At that meal, he held up bread, he held up a cup and he says, your going to do this and it's going to be me and your going to think of me and your going to remember me and your going to remember what I've done for you on this night. Twenty years later, the apostle Paul gave that an interesting turn. He quotes this text and he says, we're going to do this in remembrance of him but we're going to do it in a way that proclaims his death until he comes.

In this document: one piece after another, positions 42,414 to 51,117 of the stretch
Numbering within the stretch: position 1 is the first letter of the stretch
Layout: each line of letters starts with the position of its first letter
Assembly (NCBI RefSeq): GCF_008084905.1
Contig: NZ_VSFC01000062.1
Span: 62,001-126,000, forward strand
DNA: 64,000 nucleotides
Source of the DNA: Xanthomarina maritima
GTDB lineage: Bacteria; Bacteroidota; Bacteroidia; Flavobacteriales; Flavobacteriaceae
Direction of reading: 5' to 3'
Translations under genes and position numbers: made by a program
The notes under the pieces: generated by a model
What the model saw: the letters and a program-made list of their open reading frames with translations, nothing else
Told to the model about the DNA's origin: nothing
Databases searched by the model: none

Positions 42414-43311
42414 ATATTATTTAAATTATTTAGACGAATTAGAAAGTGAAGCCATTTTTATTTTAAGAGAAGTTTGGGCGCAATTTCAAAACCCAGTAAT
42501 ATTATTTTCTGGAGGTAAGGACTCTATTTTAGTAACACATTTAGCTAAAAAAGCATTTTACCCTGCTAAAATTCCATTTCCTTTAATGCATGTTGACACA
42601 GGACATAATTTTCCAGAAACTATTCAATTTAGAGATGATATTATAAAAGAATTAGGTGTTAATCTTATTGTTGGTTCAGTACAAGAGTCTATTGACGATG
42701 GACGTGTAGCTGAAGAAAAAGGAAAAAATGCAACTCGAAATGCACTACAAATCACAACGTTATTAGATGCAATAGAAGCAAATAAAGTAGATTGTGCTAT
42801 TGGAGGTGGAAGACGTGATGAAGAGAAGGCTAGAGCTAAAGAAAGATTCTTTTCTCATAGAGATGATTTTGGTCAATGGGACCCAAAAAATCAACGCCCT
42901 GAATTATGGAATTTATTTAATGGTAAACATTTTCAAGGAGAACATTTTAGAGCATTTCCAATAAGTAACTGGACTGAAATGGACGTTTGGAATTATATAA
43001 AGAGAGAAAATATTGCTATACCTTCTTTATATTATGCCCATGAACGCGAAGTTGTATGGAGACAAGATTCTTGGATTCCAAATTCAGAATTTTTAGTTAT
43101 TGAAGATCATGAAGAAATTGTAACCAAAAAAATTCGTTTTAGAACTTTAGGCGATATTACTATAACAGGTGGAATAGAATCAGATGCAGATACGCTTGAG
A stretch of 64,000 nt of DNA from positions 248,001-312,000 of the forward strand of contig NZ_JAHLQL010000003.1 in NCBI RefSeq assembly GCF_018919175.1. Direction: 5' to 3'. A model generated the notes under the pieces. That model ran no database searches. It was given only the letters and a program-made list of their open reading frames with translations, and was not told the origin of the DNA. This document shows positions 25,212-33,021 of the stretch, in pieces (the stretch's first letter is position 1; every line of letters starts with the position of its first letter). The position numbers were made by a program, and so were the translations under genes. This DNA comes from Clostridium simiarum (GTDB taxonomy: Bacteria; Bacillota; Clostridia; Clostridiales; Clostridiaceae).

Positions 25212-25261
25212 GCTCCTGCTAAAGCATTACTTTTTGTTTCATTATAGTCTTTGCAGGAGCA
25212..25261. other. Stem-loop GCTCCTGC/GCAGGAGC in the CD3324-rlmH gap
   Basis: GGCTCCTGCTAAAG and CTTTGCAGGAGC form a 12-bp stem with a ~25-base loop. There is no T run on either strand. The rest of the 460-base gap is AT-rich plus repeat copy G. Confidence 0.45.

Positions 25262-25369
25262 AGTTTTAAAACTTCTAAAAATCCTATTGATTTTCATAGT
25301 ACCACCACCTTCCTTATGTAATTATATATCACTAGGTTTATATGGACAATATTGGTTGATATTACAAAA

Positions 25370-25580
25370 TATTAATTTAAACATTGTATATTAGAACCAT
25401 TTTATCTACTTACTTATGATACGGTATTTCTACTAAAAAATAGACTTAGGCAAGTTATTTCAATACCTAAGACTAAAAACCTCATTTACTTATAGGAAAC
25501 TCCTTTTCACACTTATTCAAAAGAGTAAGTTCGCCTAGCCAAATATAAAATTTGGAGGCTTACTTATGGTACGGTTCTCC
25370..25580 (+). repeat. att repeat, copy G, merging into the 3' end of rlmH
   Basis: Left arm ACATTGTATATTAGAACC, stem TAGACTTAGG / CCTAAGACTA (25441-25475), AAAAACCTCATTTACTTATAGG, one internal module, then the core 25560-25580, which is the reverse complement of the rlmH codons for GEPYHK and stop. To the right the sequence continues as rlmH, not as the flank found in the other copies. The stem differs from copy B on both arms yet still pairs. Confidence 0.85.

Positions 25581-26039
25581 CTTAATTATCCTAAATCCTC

This table we have set around this room tonight in various places for you to participate in, is both a backward and a forward look. It certainly does look back 2000 years to that event that marks this season, that marks the opportunity for our transformation. It reminds us of what God has done on our behalf. But it is always a proclamation of his death until he comes and every time we gather at this table we're reminded - I am going to return - I am coming for you - and I am reminded that I am to be ready for that return.